Breast and cervical cancer can be prevented or cured if diagnosed early and treated. Yet these two diseases are the leading killers of women throughout Latin America.
Experts believe that in order to improve access to health care and provide better preventive care for women in Latin American countries, health systems need to be strengthened and women´s cancers must be prioritized, while at the same time mainstreamed into health care. A strong and growing evidence-based, civil society and patient engagement movement is taking important steps to work regionally to respond to this tremendous challenge to the health and well-being of women.
Coinciding with Breast Cancer Awareness Month and in conjunction with Sylvester Comprehensive Cancer Center, the University of Miami will take an important step toward building the hemispheric synergy to help women in Latin America by hosting the first Women´s Cancers in the Americas: Strategies for Synergy symposium on October 5 and 6, on the University’s Coral Gables campus.
“The University of Miami is poised to take a catalytic leadership role by creating hemispheric bridges that will strengthen health systems, promote gender equity and close divides in access to cancer care and control for women,” said Felicia Marie Knaul, director of the University of Miami Institute for the Americas (U-MIA). “The opportunities are huge.”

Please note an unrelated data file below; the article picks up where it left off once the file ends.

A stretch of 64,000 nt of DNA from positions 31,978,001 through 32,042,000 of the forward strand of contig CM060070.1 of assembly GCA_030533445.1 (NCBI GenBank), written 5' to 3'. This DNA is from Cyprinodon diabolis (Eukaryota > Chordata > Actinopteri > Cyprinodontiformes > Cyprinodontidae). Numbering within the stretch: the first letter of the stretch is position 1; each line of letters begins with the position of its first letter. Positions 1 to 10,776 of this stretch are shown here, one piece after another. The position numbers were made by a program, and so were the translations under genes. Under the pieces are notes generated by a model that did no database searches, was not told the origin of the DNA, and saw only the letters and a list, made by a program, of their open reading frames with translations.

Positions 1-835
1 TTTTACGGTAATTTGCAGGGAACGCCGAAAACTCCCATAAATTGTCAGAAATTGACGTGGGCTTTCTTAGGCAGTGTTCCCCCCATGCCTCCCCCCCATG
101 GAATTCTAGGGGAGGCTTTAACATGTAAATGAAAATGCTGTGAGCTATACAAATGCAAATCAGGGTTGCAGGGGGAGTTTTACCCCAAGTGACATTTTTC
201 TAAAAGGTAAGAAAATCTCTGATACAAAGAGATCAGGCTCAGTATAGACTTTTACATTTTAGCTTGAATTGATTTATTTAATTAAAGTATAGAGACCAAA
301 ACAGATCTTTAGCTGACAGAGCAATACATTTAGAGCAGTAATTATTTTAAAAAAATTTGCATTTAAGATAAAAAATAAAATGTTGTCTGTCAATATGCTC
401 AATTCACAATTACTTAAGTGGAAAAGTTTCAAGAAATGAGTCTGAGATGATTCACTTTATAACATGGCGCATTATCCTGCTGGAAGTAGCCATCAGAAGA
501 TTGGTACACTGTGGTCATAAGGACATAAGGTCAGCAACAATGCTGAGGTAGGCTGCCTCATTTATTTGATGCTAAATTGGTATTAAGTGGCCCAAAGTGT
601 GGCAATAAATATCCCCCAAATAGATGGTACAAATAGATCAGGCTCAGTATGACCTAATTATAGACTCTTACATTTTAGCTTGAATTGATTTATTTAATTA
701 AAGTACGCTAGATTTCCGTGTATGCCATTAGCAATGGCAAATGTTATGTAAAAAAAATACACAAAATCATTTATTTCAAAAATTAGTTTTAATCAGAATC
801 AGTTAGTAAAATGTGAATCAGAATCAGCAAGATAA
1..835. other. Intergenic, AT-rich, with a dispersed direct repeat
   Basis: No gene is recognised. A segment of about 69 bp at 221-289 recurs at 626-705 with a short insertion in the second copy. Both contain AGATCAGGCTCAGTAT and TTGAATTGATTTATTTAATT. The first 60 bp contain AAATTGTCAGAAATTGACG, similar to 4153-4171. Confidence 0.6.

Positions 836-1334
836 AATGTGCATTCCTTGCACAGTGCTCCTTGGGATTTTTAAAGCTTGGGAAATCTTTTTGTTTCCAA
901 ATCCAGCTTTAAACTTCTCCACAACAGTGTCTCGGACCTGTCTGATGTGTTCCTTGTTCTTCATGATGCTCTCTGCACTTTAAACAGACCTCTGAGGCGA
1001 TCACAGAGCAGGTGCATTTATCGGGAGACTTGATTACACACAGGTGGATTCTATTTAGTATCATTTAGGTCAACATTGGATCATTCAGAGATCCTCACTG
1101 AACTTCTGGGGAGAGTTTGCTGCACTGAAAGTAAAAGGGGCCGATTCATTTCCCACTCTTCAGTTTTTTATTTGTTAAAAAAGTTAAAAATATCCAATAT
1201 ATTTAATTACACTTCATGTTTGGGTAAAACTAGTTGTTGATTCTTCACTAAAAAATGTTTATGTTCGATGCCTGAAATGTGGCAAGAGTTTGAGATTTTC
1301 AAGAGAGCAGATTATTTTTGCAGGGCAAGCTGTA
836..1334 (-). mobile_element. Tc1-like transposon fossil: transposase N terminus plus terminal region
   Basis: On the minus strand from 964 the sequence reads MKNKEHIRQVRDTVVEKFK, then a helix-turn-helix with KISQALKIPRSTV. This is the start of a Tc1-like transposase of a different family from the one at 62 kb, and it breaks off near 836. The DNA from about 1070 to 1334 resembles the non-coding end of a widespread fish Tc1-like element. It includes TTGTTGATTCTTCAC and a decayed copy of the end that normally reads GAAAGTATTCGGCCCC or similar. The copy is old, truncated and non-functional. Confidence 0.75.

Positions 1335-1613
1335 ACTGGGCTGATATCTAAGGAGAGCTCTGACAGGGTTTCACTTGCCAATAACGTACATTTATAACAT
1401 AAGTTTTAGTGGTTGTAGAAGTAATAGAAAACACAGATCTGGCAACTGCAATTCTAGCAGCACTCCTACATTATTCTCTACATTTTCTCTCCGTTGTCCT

The symposium – undertaken by the Sylvester Comprehensive Cancer Center at the Miller School of Medicine and sponsored by the University of Miami Institute for the Americas, in collaboration with Tómatelo a Pecho, the Unión Latinoamericana Contra el Cáncer de la Mujer, and the Women and Health Initiative at the Harvard T.H. Chan School of Public Health – will generate new evidence, provide platforms, and produce innovative future projects to take advantage of opportunities for action.
The symposium is part of UM’s hemispheric platform and is a key component of the U-MIA strategic initiative on women’s cancer in the Americas. Collaborations between Latin America and South Florida will be tremendously important and the symposium is designed to catalyze these new and novel initiatives.
This seminar – the first of its kind at the University – will broaden the focus to Latin America, capitalize on the work already done at Sylvester, including migrant communities in South Florida, highlight challenges to access while identifying opportunities to strengthen health system responses and improve outcomes. By building upon existing efforts and programs for women´s health and health care access in South Florida, the seminar will initiate a strategic dialogue to create linkages and identify collaborative platforms that can be extended to Latin America.
Other Sylvester and UM events related to Breast Cancer Awareness Month include:
“Pink Powder:” an exhibit of renowned works from the de la Cruz Collection at UM’s Otto G. Richter Library, ongoing.
Light the Cobb Fountain Pink: October 4 at 7 p.m., Lake Osceola.
Miami Hurricanes vs. North Carolina “Pink Game:” October 15 at Hard Rock Stadium.